Bruce Boudreau’s message to protesting Montreal fans: If ‘you don’t like it, don’t come to the games’

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While calls of hypocrisy are very common in almost any form of debate, they’ve become annoyingly widespread in hockey discussion lately. The most obvious example is that hockey fans penalize Mario Lemieux for employing Matt Cooke, even when he makes a mostly valid point about the need for teams to be culpable in dirty hit situations.

The hockey media loves Bruce Boudreau for his candidness (and his far-from-time-sensitive love of ice cream, among other things), but I must disagree with the spirit of his argument against Montreal Canadiens fans who are set to protest the Zdeno Chara non-suspension outside the Bell Centre during tonight’s game against the Washington Capitals.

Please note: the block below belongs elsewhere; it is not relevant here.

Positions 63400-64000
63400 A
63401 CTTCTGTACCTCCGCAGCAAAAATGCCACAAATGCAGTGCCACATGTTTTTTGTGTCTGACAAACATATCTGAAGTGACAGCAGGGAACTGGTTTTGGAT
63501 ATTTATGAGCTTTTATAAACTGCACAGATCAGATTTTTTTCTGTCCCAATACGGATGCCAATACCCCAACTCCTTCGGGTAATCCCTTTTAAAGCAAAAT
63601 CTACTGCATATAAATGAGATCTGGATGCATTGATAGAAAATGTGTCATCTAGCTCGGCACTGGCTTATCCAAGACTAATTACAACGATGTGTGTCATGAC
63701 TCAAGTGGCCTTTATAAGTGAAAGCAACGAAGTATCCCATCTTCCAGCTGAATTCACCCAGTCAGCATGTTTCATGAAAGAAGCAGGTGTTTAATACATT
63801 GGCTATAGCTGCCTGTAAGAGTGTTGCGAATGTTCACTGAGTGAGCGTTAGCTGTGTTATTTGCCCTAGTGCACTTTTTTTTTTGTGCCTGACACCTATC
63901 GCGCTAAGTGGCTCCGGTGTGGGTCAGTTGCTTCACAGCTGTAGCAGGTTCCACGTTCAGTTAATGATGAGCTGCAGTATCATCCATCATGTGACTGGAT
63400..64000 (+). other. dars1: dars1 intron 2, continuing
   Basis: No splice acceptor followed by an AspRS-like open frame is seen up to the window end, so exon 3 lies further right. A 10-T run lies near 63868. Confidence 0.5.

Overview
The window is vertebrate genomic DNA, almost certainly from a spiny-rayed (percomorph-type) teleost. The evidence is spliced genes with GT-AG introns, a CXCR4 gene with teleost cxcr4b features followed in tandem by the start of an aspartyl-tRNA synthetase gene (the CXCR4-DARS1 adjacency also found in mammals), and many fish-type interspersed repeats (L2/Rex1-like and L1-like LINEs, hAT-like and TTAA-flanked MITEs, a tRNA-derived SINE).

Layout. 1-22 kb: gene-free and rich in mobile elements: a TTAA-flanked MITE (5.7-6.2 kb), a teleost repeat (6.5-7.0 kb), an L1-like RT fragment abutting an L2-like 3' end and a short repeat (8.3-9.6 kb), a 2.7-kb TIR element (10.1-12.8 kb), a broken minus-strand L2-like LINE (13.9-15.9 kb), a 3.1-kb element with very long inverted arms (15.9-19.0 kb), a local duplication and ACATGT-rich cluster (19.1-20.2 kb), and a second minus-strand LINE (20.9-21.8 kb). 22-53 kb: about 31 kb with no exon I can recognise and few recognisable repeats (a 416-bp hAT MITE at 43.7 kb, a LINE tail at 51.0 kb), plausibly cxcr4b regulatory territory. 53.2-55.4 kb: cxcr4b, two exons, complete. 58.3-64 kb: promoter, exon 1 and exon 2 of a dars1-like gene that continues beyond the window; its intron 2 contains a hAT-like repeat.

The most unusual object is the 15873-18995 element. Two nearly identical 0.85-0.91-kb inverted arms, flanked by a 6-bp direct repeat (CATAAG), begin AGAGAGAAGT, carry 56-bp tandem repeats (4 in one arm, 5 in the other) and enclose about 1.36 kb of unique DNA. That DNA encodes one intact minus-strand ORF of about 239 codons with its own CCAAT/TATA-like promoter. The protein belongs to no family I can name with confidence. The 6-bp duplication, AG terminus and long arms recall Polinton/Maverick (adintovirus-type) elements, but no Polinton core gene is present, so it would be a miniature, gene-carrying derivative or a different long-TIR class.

It’s not that he’s wrong when he remarked that those Montreal-based protesters wouldn’t be up in arms if the shoe was on the other foot. That much is obvious, but would you think less of … say, a PETA protester just because they ignore problems faced by environmentalists?

(Granted, many PETA members are tangentially likely to be environmentalists, but that was just a random, non-offensive parallel. Let’s just move on.)

Anyway, before we go any further, let’s take a look at an excerpt of what Boudreau said to those protesters.

“You don’t like it, don’t come to the games,” Boudreau told the assembled media at the Capitals’ pre-game skate on Tuesday morning.

The protest began on Mar. 9 when Canadiens fans – irate at the lack of a suspension for Bruins defenceman Zdeno Chara after he drove forward Max Pacioretty’s head into a stanchion – launched a Facebook campaign to gather outside the arena. The online petition had over 1,500 signatures as of Tuesday morning.

Boudreau – who has demonstrated that he has no fear on speaking his mind – also said that if situations were reversed, that the incident would have already been forgotten.